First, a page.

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Pete Forest
(againpeter) - F

Locale: France Europe
Hubs, or pole connectors as some people call them... on 02/15/2012 16:40:07 MST Print View

Hubs, pole connectors

These are hard to find, but easy to make. If you have the equipment. Which I don't.

Hence my question here; does anyone know where to get them? There must be lots of people looking for them, and MSR does not sell them seperately.

Anyone out there with some sparetime, tools and business sense?

Thank you,

Peter

Edited by againpeter on 02/16/2012 02:43:28 MST.

Ryan Smith
(ViolentGreen) - M

Locale: Southeast
Maybe on 02/15/2012 19:59:21 MST Print View

Fibraplex has one, but doesn't give a whole lot of specs on it. Other than that, I would PM Steve Evans from Suluk46. He seems pretty handy with things like this.

http://www.fibraplex.com/ProductPages/Hub.htm

Ryan

Samuel C. Farrington
(scfhome) - M

Locale: Chocorua NH, USA
hubs on 02/15/2012 20:06:40 MST Print View

The only place I've been able to find is Fibraplex, which sells 1.5" by .5" disc-shaped ones, with a large hole, made of a material ~ABS, and drilled for three carbon poles; but they could be drilled larger for alloy.

I have a beat up used MSR Hubba that was cut up to make patterns for a silnylon fly, but the 2 hubs are still good. They are the ones in your photo with the ferrules mounted in them that stick out - a bit unwieldy compared to the older design, but they work. PM me if you want them. They fit DAC FL poles, but I would want something for the poles, as I can use the tubing, and the shipping to France would be much more expensive.

Daryl Daryl
(lyrad1) - MLife

Locale: Pacific Northwest, USA, Earth
Re: Hubs, or pole connectors as some people call them... on 02/15/2012 20:16:52 MST Print View

I've made similar fittings, in a crude way, from plastic plumbing end caps (e.g. black abs). It has been a while and I don't have any photos and can't recall much about the details.

I do recall that I would drill through both sides of the end cap and put one pole through those two holes. I would then drill two more holes lower on the end cap sides and do the same. The 2" end caps, if I recall correctly, were just deep enough to allow for three stacked poles to run through it.

I would rate my post as almost worthless but it might get your thinker going in a direction that could be useful to you. I think shariing half baked ideas like mine used to be called brain storming.

Edited by lyrad1 on 02/15/2012 20:20:31 MST.

Pete Forest
(againpeter) - F

Locale: France Europe
to hub or not to hub on 02/17/2012 10:05:46 MST Print View

Thanks everybody for reacting.

It seems to be difficult to find those HUBS,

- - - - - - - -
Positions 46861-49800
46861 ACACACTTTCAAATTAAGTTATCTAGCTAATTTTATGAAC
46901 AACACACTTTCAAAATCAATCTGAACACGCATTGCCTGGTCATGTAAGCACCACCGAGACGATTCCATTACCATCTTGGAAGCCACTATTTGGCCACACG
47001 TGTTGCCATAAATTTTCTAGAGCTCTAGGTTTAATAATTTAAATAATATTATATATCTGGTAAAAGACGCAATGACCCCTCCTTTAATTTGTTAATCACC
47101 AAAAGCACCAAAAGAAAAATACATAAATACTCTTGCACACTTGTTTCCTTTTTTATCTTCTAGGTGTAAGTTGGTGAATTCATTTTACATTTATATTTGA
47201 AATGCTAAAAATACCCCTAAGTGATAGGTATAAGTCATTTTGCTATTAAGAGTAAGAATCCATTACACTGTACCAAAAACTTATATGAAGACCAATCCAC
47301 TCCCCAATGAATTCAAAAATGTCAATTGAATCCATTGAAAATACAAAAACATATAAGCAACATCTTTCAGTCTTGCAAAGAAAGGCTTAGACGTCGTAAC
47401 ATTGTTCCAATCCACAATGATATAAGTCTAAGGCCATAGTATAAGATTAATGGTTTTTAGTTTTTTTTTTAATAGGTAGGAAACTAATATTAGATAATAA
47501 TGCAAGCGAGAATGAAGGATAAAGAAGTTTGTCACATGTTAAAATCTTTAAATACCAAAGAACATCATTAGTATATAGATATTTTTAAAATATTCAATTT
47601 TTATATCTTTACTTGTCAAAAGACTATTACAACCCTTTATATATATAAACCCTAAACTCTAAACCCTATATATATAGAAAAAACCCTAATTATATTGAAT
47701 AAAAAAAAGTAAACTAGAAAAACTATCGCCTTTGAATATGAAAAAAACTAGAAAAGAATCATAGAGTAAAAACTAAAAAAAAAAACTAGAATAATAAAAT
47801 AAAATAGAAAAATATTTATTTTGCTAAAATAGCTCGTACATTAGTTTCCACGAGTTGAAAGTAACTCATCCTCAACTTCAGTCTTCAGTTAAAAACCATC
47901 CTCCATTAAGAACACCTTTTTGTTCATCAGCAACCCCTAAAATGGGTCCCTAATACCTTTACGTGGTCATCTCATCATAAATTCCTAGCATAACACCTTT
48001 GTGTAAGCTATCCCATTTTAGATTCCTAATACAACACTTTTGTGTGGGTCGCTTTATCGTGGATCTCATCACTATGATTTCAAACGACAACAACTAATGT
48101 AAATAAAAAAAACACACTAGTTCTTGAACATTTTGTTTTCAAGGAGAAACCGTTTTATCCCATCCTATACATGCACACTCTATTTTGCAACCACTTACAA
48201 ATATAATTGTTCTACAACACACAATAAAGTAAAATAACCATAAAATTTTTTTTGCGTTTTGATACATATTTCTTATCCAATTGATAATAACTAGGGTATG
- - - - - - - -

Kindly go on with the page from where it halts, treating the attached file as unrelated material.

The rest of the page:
Because of this I decided to drop the idea for the moment until I have some tools myself.
Instead of making some kind of Hubba, or Ferrino Chaos inspired structure, I will make a good old iglo model, mainly because it has 2 independant poles, so easy to replace without having to respect the Diameter of the Hub!

Thank you,

Sincerely,

Edited by againpeter on 02/17/2012 10:44:17 MST.

Pete Forest
(againpeter) - F

Locale: France Europe
Re: hubs on 02/17/2012 10:07:12 MST Print View

Thanks,

But shipping would be expensive, and as I explained in the 'to hub or not to hub' post, I decided Not to Hub, for the mentioned reasons.
Merci.

drowning in spam
(leaftye) - F

Locale: SoCal
Re: Hubs, or pole connectors as some people call them... on 02/17/2012 10:29:34 MST Print View

Since Dac Poles makes a hub and www.polesforyou.com sells their poles, I would try contacting www.polesforyou.com. The Dac hub is a 6 way star, but you could use every other port to get the configuration you posted above.

Samuel C. Farrington
(scfhome) - M

Locale: Chocorua NH, USA
hubs on 02/17/2012 17:38:25 MST Print View

Pete, I think you made the right decision. When various hubs are weighed, come to find out that for the same weight, you could have quite a few more feet of pole.

As for 'igloos', assume from your other thread that you mean cross pole domes.
Before you settle on one of those, please consider the double cross pole domes.

The one on your German link is too skinny to benefit from the design. Better examples of the design are those used for bug tents, like the REI Bug Hut, and WE Bug Dome.

If the design is not arced to much - and you don't need too much arc to get plenty of headroom inside - it can be much more taut, rigid and wind resistant than the single cross-pole domes. I did a little thread called XX Tarp Tent, or something like that, that you can find on Search BPL. It is a very rigid canopy, much moreso than any single cross dome I've ever seen, and you don't have to use a lot of little triangles with curved sides to get the canopy shape - just one big, long rectangle does it. The pole crossing points must be raised to get the best out of the design, and that can be done simply by having shock cord attached to a reinforced patch on the inner canopy where you want the poles to cross. A loop of shock cord slipped through and over a ball lock tightener will snug up around the pole crossing and keep it elevated. Maybe a strip of velcro pile glued around the poles also at the crossing point to create more friction. The only catch is that silnylon or the like must be used for the canopy, as cuben and sailcloth are too inelastic to conform to the dome shape. Just some food for thought.